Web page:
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MACLISP (or Maclisp) is a dialect of the Lisp programming language. It originated at MIT's Project MAC (from which it derived its prefix) in the late 1960s and was based on Lisp 1.5. Richard Greenblatt was the main developer of the original codebase for the PDP-6; Jonl White was responsible for its later maintenance and development. The name 'Maclisp' started being used in the early 1970s to distinguish it from other forks of PDP-6 Lisp, notably BBN LISP.

Maclisp ran on DEC PDP-6/10 computers, initially only on ITS, but later under all the other PDP-10 operating systems. Its original implementation was in PDP-10 assembly language. It was later implemented on Multics using PL/I. Maclisp developed considerably in its lifetime, adding major features along the way which in other language systems would typically correspond to major release numbers.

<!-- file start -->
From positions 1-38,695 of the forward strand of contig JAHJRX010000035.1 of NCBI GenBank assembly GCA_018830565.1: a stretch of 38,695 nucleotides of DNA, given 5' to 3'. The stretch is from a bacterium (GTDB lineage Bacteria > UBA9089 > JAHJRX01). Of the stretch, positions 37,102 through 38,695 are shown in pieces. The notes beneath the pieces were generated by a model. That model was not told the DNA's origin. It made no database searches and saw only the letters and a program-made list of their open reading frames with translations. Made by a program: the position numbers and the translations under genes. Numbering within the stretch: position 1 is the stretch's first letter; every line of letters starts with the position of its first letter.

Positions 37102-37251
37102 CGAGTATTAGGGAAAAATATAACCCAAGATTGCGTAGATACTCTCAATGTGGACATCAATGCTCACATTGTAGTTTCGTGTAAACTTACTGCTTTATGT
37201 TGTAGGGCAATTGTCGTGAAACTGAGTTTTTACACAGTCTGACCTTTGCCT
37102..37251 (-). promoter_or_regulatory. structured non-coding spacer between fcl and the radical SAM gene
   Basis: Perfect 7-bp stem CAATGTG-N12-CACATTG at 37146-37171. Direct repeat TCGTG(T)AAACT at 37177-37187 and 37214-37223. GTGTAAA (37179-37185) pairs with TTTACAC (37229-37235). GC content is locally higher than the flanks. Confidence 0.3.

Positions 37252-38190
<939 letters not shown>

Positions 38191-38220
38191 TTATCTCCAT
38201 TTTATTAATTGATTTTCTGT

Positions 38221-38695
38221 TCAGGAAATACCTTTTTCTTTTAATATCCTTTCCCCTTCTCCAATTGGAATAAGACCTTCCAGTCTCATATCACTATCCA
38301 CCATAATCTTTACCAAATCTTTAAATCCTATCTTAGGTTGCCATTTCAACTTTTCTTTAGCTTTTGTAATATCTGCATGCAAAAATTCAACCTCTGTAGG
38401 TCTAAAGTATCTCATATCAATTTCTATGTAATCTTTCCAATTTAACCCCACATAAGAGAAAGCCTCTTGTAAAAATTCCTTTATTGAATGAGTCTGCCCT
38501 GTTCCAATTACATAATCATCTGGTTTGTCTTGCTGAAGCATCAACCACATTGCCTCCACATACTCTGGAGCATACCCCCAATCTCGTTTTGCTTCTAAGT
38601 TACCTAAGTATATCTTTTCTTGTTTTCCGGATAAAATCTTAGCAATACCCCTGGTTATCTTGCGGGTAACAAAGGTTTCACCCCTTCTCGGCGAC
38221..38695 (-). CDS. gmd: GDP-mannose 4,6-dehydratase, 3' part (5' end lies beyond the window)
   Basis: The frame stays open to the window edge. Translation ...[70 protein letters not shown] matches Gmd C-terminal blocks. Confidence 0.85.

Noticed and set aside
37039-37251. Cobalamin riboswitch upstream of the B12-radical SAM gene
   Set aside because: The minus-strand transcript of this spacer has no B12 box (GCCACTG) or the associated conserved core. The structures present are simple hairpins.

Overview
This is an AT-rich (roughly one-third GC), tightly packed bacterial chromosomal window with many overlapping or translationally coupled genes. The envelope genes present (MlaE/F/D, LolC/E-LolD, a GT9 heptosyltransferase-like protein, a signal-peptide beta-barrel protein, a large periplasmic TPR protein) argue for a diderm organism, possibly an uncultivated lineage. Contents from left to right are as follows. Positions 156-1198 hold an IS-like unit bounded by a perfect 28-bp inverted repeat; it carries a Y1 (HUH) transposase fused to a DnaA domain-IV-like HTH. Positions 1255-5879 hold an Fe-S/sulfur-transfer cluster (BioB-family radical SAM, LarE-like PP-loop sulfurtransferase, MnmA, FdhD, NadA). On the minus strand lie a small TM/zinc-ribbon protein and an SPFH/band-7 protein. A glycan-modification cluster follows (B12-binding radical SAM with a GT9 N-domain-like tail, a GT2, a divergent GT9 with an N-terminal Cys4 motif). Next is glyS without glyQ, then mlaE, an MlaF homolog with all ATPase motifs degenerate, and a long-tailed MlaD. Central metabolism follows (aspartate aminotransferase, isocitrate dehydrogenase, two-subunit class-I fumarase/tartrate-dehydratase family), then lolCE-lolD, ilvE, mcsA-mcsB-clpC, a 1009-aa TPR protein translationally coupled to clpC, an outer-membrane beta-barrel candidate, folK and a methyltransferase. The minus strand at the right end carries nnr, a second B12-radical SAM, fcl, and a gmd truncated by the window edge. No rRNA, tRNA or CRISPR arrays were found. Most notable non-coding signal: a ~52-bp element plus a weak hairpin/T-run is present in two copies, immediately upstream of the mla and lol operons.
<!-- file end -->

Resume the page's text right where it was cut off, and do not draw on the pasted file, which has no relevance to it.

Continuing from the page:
Maclisp was used to implement the Macsyma symbolic algebra program; Macsyma's development also drove a number of features in Maclisp. The SHRDLU blocks-world program was written in Maclisp, and so the language was in widespread use in the artificial intelligence research community through the early 1980s. It was also used to implement other programming languages, such as Planner and Scheme. Multics Maclisp was used to implement the first Lisp-based Emacs.

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ANSI Common Lisp Branch
Preceded by
LISP 1.5
MACLISP Followed by
Common Lisp
Franz Lisp Branch
Preceded by
MACLISP Followed by
Franz Lisp
Scheme Branch
Preceded by
MACLISP Followed by

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